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Natural Language Generation in the Wild

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Traditional research in NLG focuses on building better models and assessing their performance using clean, preprocessed and curated datasets, as well as standard automatic evaluation metrics. From a scientific point-of-view, this provides a controlled environment where different models can be compared and robust conclusions can be made. However, these controlled settings can drastically deviate from scenarios that happen when deploying systems in the real world. In this talk, I will focus on what happens before data is fed into NLG systems and what happens after we generate outputs. For the first part, I will focus on addressing heterogeneous data sources using tools from graph theory and deep learning. In the second part, I will talk about how to improve decision making from generated texts through Bayesian techniques, using Machine Translation post-editing as a test case.

Bio: Daniel is a Lecturer at The University of Melbourne. His main research topic is Natural Language Generation, with a focus on Machine Translation. He is particularly interested in using tools from Machine Learning, Theoretical Computer Science and Statistics to address challenges in NLG that go beyond the usual input-output pipeline. He obtained a PhD from The University of Sheffield, United Kingdom, and his thesis on using Gaussian Processes for NLP applications received a Best Thesis Award from the European Association for Machine Translation. Daniel is also an advocate for queer and LGBT + visibility in STEM , in particular within NLP and Machine Learning. He is currently a board member of the Widening NLP initiative (, which foster inclusivity from underrepresented groups in NLP . His personal webpage can be found at and he tweets at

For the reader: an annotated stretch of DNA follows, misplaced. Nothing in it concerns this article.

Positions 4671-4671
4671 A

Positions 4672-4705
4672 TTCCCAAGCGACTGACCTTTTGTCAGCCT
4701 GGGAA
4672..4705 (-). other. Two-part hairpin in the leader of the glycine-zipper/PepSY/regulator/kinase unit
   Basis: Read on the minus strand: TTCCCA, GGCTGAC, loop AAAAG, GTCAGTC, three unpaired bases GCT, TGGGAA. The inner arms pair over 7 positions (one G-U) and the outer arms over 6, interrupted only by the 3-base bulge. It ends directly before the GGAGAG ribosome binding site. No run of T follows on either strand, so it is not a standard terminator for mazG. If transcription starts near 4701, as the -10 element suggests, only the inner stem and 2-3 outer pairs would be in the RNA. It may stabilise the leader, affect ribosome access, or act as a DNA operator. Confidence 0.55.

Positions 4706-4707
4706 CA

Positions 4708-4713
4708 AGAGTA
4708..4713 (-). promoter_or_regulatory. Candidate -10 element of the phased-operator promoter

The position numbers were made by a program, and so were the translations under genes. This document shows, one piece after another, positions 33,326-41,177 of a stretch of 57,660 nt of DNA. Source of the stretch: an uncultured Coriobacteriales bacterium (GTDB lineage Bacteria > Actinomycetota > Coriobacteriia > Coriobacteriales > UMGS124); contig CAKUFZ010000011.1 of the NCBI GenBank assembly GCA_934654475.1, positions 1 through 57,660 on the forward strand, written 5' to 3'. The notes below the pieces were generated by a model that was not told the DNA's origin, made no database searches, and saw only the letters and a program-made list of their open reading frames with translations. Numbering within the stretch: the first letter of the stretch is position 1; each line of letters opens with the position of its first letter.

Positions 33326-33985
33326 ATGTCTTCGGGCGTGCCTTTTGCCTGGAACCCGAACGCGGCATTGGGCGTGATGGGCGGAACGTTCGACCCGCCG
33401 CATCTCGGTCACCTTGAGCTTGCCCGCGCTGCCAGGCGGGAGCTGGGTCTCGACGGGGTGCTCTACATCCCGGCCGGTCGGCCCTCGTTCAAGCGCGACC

This talk is part of the NLIP Seminar Series series.

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